He started berating me on my political choice. I asked him, “Why are you so uncomfortable?” He told me “I don’t believe in a world without speed limits! Anarchist!”

 Anarchy is a dirty word…and most often linked to Libertarians like myself. I’m sick of hearing about it. Why doesn’t the word “capitalism” leap into the mind when one is thinking about extremist freedom groups? Capitalism is an economic state. Anarchy is a political state. Carl Marx made the dangerous mistake of crossing the two, and look where he left us. Anarchy is just the flip-side of his socialist coin.

Don’t get me wrong though – the FCC can go. Right now. No more communication legislation!

And there are some other comments on there as well if you’d like to take a look. If anybody would like to offer a rebuttle to any of the comments above you may do so at any of the upcoming carnival issues.

That will be all for this month. I would like to thank all the above writers for contributing to this carnival. Remember, carnival issues come out every month on the 29th and you can submit an article at any time.

We are gradually growing as more writers are signing up for this wonderful carnival. This is the best place to showcase your contributions to freedom. Issue #3 will be over at Hellbound Alleee on May 29th, so keep an eye out on that blog for further info.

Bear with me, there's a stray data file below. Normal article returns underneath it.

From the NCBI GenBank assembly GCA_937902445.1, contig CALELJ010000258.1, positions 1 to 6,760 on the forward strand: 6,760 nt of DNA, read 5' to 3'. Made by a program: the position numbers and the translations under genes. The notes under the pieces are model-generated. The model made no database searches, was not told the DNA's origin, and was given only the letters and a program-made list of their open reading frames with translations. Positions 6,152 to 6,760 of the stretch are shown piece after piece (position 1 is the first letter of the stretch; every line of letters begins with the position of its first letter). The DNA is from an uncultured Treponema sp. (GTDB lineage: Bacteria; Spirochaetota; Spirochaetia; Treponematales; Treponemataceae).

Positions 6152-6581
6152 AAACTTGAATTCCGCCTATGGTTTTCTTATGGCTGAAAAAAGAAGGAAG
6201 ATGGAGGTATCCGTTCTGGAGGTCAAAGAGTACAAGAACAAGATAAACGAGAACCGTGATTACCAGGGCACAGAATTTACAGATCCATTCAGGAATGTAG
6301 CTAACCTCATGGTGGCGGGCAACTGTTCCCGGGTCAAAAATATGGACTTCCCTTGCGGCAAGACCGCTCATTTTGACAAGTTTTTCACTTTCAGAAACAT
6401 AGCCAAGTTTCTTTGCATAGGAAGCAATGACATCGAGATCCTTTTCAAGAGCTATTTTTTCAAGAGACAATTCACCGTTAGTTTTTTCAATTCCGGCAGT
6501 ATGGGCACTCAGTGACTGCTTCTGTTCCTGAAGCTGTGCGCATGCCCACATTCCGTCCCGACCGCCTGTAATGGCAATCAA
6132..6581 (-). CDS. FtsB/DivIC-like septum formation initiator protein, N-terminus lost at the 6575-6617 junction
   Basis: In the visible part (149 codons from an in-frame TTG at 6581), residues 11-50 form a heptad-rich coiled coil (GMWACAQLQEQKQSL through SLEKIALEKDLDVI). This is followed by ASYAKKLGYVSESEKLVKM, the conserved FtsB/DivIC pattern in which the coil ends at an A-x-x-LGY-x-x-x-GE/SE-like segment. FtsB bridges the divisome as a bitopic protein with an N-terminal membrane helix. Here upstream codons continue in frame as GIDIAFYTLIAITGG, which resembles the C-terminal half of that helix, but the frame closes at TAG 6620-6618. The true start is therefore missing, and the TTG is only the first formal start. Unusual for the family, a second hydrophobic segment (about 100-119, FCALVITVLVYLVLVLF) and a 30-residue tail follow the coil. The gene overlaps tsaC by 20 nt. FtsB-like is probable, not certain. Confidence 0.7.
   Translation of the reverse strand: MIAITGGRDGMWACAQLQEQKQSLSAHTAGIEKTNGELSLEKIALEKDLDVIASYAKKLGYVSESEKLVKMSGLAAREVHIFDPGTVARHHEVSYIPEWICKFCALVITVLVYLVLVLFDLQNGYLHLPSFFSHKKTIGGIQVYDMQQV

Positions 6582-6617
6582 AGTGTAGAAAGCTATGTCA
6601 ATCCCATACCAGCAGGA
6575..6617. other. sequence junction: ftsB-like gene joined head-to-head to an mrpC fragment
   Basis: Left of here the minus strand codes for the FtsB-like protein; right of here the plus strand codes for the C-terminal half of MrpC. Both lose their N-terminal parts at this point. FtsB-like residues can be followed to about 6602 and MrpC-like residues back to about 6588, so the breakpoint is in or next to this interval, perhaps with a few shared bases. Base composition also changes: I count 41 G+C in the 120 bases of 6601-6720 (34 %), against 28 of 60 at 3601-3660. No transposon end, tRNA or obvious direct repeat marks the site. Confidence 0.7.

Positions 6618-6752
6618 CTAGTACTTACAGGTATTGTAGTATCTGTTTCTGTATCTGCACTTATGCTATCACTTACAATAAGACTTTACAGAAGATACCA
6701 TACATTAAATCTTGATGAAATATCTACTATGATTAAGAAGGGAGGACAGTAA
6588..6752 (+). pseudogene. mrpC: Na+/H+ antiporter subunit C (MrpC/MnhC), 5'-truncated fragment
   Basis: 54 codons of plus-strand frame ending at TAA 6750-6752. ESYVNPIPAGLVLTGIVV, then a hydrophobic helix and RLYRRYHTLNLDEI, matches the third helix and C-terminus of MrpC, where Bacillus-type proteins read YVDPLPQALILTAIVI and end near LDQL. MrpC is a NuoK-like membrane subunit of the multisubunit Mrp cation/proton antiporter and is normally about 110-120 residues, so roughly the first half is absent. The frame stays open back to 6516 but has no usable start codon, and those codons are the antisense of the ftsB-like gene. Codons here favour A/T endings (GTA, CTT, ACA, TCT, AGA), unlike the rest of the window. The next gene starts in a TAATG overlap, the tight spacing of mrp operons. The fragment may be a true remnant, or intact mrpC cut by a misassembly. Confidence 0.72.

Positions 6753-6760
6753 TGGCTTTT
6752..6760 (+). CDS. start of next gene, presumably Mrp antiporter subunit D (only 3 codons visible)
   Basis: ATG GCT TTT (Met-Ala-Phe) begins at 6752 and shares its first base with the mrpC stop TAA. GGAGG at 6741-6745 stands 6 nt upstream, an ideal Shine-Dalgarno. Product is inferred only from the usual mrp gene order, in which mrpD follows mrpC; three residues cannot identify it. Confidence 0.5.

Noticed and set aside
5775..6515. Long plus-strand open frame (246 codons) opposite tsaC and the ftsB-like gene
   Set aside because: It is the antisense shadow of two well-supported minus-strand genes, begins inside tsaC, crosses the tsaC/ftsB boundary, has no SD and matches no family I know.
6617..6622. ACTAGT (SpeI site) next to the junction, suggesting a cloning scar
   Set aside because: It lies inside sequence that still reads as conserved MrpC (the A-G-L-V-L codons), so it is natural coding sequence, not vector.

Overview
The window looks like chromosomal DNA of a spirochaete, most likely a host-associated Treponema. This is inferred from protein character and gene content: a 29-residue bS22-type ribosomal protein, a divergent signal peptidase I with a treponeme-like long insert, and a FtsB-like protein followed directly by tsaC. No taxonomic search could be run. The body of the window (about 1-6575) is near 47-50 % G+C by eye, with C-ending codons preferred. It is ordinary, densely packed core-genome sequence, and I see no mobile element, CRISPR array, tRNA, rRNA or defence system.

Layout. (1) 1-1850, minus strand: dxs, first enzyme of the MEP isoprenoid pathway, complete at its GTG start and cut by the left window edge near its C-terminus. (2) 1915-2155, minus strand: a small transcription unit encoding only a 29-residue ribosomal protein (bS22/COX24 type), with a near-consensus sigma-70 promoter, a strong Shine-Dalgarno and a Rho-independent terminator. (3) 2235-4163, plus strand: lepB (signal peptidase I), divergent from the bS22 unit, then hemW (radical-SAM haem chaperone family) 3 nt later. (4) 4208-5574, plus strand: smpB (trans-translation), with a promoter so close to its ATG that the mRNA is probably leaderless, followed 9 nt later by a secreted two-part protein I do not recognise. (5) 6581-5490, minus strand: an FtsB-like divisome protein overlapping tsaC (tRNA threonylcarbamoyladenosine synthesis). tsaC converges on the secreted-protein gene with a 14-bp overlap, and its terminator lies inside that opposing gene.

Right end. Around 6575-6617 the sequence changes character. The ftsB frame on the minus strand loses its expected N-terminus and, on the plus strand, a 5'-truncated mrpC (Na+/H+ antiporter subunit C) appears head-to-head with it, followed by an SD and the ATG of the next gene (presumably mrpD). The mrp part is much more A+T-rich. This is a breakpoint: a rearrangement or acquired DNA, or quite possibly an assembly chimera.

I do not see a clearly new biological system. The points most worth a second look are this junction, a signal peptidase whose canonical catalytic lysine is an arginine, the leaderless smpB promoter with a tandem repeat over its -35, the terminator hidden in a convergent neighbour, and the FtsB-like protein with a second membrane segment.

Three Disproofs Of Authority

Three Disproofs of Authority

When discussing politics with non-anarchists, the subject of authority often comes up as an objection to accepting any ideas of liberty. Indeed, authority is that pesky stumbling block that we must overcome if ideas of liberty and freedom are to be successfully communicated and understood. Consider the following statements that often come up when discussing authority:

    We need to have authority otherwise there’d be chaos; thus we need a group that has authority.
    Authority is limited to those things the people allow through their consent.
    It allows people in government to set moral rules for society; otherwise there would be chaos!!!Whenever people vote they give authority to politicians to make certain decisions that we can’t do.

    And so on…

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Why I Detest Donkeys & Elephants

Howdy folks. I decided to display more tallented writings from my friend Ken here. Anytime I post somebody’s article it is from either a message board, personal correspondance, website article, or other. Today we are going to talk about the groups informally known as elephants and donkeys and formally as the two gangs comprised of lawyers, con-artists, and thugs competing with one another to operate a protection racket, as well as other wannabe rulers *cough* minarchists *cough*.  Enjoy and leave a comment.

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Why The State Sucks: A Parable